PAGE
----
M. Daniel Lane, a Johns Hopkins biochemist renowned for his groundbreaking studies of the chemical processes within the human body that affect hunger, the feeling of fullness and obesity, as well as for his warmth and brilliance as a scientific mentor to generations of Hopkins researchers—including a future Nobel Prize winner—died at his Baltimore home on April 10 of myeloma. He was 83.

Released: April 10, 2014


Johns Hopkins-led research into genetic factors that cause kidney disease to progress faster in African-Americans than in whites has been selected as one of the top 10 clinical research achievements of 2013 by the Clinical Research Forum.

Released: April 10, 2014


In experiments with mice, Johns Hopkins Kimmel Cancer Center scientists have identified an enzyme involved in the regulation of immune system T cells that could be a useful target in treating asthma and boosting the effects of certain cancer therapies.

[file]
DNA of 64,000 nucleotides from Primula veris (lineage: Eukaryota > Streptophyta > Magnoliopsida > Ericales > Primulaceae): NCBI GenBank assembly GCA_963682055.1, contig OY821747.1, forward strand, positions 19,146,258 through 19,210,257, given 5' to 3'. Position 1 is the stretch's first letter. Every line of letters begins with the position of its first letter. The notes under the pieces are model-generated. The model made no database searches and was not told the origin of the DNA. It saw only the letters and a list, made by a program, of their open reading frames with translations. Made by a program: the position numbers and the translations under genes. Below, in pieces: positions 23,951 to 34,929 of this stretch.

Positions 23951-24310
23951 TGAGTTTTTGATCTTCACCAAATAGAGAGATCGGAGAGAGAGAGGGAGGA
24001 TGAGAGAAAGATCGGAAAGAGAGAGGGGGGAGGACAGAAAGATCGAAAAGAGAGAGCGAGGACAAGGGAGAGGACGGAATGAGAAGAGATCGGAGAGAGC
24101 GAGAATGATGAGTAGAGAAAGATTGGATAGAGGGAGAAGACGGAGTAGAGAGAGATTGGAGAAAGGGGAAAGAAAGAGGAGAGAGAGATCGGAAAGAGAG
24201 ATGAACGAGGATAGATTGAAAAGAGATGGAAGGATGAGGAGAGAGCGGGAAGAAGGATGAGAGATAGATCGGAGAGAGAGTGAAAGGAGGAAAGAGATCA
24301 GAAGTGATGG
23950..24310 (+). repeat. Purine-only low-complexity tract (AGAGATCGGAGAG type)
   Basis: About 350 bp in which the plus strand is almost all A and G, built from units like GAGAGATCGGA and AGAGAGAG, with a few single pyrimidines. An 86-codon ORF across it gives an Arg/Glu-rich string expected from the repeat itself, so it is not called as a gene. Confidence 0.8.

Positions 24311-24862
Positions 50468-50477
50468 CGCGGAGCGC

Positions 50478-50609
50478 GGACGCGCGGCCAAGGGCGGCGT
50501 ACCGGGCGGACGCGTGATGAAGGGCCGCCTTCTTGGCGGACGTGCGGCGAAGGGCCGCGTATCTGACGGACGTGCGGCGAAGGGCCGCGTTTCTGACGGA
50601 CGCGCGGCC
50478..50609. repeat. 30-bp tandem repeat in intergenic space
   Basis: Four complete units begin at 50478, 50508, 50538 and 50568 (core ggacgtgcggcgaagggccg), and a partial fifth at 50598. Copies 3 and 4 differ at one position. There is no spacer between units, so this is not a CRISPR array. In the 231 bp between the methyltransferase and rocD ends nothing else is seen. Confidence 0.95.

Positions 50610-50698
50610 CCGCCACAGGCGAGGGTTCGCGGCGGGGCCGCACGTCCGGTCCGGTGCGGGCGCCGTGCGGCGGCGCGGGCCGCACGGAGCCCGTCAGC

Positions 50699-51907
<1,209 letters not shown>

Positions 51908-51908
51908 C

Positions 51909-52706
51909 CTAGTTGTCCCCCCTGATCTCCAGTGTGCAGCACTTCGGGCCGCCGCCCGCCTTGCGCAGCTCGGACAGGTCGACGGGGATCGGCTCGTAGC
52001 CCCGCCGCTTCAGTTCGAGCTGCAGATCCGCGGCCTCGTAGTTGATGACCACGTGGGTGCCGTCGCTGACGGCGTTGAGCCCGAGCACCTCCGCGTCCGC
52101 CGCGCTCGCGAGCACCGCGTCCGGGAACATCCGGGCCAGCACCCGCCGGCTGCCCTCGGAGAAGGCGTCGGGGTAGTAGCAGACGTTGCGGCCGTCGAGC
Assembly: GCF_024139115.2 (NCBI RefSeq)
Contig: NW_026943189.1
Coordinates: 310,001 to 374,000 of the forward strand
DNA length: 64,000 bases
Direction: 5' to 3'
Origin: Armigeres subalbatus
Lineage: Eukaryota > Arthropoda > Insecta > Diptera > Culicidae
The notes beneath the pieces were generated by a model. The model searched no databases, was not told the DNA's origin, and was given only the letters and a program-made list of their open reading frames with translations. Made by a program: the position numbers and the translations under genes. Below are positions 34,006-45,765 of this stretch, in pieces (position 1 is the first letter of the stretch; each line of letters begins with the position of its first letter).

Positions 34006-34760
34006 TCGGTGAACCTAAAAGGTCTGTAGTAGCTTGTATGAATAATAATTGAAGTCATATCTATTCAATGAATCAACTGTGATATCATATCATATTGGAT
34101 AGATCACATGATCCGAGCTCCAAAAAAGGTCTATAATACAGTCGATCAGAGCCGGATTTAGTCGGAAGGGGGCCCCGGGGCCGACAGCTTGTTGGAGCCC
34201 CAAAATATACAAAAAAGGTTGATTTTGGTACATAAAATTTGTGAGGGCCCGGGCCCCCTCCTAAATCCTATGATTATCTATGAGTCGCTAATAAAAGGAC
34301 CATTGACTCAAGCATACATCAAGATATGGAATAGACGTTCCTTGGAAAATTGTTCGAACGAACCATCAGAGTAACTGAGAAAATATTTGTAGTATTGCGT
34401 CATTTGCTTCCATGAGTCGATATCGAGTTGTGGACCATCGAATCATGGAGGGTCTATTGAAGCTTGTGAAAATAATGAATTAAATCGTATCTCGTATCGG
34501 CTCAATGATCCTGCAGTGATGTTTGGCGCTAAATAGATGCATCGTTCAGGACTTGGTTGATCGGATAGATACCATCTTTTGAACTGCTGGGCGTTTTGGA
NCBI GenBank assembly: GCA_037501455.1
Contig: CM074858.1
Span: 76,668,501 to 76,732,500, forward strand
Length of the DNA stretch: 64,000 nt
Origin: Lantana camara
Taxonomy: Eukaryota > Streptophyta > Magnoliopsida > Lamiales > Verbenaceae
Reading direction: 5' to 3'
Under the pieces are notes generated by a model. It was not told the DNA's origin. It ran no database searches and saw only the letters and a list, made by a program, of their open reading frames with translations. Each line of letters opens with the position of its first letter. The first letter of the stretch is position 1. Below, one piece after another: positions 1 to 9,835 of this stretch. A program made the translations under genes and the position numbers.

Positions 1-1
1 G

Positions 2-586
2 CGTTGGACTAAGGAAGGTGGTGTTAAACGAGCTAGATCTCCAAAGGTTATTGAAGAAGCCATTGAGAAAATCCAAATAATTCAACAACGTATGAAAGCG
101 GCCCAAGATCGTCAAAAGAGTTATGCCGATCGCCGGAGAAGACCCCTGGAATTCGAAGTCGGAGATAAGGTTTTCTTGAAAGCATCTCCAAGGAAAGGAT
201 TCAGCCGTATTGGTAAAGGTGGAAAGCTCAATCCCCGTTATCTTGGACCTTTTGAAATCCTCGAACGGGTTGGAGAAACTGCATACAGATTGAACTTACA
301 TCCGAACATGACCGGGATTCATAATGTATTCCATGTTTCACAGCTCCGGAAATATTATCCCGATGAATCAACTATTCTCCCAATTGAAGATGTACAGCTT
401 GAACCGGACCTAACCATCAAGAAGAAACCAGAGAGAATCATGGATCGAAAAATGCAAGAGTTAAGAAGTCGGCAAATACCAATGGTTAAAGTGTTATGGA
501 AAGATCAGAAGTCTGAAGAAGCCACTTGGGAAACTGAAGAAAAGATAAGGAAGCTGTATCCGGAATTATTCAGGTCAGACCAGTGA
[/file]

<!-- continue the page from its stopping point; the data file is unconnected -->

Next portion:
Released: April 10, 2014


Analyzing a national database of hospital inpatient records, a team of researchers reports an expected spike in mortality six days after cardiac surgery, but also a more surprising and potentially troubling jump in deaths at the 30-day mark.

Released: April 10, 2014


Working with human neurons and fruit flies, researchers at Johns Hopkins have identified and then shut down a biological process that appears to trigger a particular form of Parkinson’s disease present in a large number of patients. A report on the study, in the April 10 issue of the journal Cell, could lead to new treatments for this disorder.

Released: April 9, 2014


The following announcements are related to awards that have been presented during the American Association for Cancer Research (AACR) Annual Meeting 2014, held in San Diego April 5-9, to researchers at the Johns Hopkins Kimmel Cancer Center.